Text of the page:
As a lawyer representing leasing companies I hate letters of credit. Kinda harsh I know, but read on.
The LC most common in aircraft leasing is the standby LC. It is usually issued in lieu of the lessee paying the security deposit and sometimes in lieu of the lessee paying maintenance reserves, and it is usually drawable by the lessor upon the occurrence of an event of default by the lessee under the lease documentation.
Lessees sometimes prefer to provide LCs rather than a cash deposit or cash reserves because the lessee needs/wants the cash for itself and the LC costs imposed by the bank issuing the LC are (sometimes) low enough for the lessee to justify agreeing to those costs and providing the LC in lieu of cash.
Lessors of course prefer to receive and hold the cash, but the use of an LC by the lessee is often a negotiating point during the lease negotiations, and it is common for the lessor to agree to accept an LC in lieu of a security deposit (much less common is the lessor accepting an LC in lieu of maintenance reserves).
During these negotiations on the LC issue, I will hear from the lessee (and sometimes from the lessor’s own commercial people) “an LC is the equivalent of cash.” That is never true in a strict sense and, depending on the form of the LC and other factors , often not true in a meaningful sense.
An LC gives the beneficiary (the lessor) a right to payment from the issuing bank upon certain conditions and requirements being met. The primary job of counsel for the lessor is to make sure those LC conditions and requirements are minimal and are able to be easily satisfied by the lessor; that is, the primary job of counsel for the lessor is make sure the LC is as close as practical to the “equivalent of cash.”
The reason I hate letters of credit is because at the time the lessor wants to draw a letter of credit neither the issuing bank nor the lessee (as the LC account party) will want the lessor to get paid under the LC–the issuing bank will be worried about not being repaid by the lessee (and/or becoming involved in litigation/bankruptcy proceedings) and the lessee will be worried about the commercial consequences of an LC draw after default. Both will be looking for excuses allowing the issuing bank not to pay the lessor under the LC. On the other side, the commercial officers at the lessor will be expecting prompt payment under the LC–after all, “it is the “equivalent of cash, right Brad?”
With the forgoing as background, I’ll discuss one somewhat common LC provision that should be struck by the lessor’s counsel from any LC draft.
From time to time I will see a broad illegality exception in an LC providing that the issuing bank is not obligated to pay under the LC if the underlying transaction is illegal. When I see this exception it can usually be traced to a current political or regulatory event that is making banks more cautious at that time. For example, I saw the following language in a draft LC last year at the height of the crisis in Ukraine and when the US and EU were imposing sanctions against Russia (even though neither the LC nor the underlying transaction had any connection to Russia or Ukraine):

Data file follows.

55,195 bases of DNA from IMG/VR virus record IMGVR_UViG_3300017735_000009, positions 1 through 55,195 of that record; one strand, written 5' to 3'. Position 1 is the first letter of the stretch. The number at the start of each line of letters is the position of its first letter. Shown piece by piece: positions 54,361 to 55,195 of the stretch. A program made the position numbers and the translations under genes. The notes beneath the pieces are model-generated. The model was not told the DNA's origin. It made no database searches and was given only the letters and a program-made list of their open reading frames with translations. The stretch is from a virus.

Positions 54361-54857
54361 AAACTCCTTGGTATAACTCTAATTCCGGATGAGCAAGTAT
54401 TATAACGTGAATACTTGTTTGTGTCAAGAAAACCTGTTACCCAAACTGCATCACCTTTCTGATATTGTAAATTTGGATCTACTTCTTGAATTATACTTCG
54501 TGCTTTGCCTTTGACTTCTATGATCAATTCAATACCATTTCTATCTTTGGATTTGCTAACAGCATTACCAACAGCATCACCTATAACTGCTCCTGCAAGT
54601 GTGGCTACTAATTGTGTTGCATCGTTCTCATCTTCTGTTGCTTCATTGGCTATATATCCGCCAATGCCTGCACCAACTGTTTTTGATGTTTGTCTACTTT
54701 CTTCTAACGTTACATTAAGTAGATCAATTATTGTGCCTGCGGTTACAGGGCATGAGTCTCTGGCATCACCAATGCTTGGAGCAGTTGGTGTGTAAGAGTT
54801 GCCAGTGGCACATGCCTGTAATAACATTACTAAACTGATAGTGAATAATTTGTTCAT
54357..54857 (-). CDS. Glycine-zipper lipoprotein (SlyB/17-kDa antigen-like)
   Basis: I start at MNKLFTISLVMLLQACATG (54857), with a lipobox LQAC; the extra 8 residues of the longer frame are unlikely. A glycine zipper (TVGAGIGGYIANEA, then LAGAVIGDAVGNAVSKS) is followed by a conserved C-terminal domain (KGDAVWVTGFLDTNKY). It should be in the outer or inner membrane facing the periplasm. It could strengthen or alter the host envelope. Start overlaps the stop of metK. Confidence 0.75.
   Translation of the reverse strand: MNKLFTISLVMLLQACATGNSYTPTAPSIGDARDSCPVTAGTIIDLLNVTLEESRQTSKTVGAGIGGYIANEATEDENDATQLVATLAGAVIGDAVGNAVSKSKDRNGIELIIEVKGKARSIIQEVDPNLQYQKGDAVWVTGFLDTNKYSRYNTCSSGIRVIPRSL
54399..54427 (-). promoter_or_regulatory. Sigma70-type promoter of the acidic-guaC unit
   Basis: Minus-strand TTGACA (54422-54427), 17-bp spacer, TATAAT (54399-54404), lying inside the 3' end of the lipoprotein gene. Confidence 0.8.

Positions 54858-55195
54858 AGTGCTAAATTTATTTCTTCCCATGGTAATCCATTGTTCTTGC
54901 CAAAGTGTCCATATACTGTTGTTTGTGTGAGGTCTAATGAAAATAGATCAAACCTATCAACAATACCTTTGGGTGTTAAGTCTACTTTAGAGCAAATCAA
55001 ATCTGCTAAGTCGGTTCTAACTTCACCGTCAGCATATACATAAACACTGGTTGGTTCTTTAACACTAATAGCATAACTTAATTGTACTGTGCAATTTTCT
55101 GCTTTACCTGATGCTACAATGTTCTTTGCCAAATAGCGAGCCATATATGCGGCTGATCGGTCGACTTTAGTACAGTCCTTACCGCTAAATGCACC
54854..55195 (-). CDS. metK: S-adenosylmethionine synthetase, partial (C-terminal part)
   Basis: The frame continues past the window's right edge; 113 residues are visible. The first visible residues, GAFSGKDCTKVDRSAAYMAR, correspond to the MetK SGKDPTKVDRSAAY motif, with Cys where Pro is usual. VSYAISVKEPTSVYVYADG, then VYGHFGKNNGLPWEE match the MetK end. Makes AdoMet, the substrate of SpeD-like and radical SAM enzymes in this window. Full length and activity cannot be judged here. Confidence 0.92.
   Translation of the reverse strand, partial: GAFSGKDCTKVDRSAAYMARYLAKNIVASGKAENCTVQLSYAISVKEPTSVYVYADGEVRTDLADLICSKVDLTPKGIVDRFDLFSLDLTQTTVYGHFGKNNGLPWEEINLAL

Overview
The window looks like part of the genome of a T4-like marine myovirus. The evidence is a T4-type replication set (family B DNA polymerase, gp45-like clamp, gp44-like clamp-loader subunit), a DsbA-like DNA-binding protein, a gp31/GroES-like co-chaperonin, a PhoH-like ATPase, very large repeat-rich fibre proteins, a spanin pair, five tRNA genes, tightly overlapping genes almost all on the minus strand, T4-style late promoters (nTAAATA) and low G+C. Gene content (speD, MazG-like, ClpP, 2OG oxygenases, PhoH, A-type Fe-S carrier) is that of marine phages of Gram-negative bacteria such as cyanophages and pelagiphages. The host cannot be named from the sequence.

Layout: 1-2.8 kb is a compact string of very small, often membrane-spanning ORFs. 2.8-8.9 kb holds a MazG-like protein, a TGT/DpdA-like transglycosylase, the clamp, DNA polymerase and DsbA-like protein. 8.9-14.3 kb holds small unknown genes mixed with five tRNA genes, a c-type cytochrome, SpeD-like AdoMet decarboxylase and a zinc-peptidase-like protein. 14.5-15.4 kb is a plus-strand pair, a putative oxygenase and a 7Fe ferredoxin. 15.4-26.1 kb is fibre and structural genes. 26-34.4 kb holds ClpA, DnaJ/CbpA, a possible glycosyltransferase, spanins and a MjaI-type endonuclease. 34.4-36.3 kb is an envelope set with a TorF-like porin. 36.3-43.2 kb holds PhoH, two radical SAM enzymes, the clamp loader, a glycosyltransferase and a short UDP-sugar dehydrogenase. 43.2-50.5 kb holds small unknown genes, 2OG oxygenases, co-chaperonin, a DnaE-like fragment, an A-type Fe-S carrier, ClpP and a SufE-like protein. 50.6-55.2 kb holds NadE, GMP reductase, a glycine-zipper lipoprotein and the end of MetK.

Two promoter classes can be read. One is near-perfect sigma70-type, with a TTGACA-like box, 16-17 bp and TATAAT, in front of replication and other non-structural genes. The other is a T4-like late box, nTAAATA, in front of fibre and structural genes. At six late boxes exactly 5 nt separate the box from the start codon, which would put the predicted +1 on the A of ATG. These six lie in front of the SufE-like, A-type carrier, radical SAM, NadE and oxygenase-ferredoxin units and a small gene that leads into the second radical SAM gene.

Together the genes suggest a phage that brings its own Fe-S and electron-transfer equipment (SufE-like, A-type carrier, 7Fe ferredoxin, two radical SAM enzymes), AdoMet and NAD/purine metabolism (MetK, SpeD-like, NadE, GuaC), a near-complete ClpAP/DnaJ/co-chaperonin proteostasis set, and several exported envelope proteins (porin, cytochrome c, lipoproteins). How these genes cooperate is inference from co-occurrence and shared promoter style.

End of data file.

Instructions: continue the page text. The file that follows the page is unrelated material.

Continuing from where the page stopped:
Wow. Ignoring the really bad drafting (what countries are being referred to in “or any party in the above countries”?), that provision is way too broad. Let’s give the bank of the benefit of the doubt and assume what it was trying to say was something like:
When first reading that exception, a reasonable lawyer might think “hmm, that sounds right–the bank shouldn’t be obligated to be involved in an illegal transaction.” But the second time the lawyer reads the exception he should think the following:
1. Wait a minute, should the bank be excused for paying under the LC if the underlying transaction is illegal or only if the payment itself by the issuing bank is illegal?
2. Who bears the risk of illegality under the underlying transaction documents, and more importantly why is the LC addressing a risk normally allocated between the parties in the underlying transaction documents?
3. If the LC is supposed to be a cash equivalent, then shouldn’t the LC issuer be obligated to pay regardless of illegality of the underlying transaction–so that the lessor is put in the same position as if it had held cash? Isn’t this especially true if the illegality arose during the performance of the underlying transaction?
4. LCs are supposed to be separate and independent from the underlying transaction. Some LCs state this expressly, and even where they don’t the LC rules incorporated by reference do (see UCC 600 Article 4 (“A credit by its nature is a separate transaction from the sale or other contract on which it may be based. Banks are in no way concerned with or bound by such contract, even if any reference whatsoever to it is included in the credit. Consequently, the undertaking of a bank to honour, to negotiate or to fulfil any other obligation under the credit is not subject to claims or defences by the applicant resulting from its relationships with the issuing bank or the beneficiary.”) and ISP98 Section 1.06(a) (“A standby is an irrevocable, independent, documentary, and binding undertaking when issued and need not so state.”)).
In conclusion, be very wary of any exception to the issuing banks obligation to pay under an LC. Your lessor client is going to be anxious during the draw process and very disappointed with a failed draw. As a general rule you should review a draft LC with the same intensity and care as you would read a final LC after your client has called and told you to draw the LC.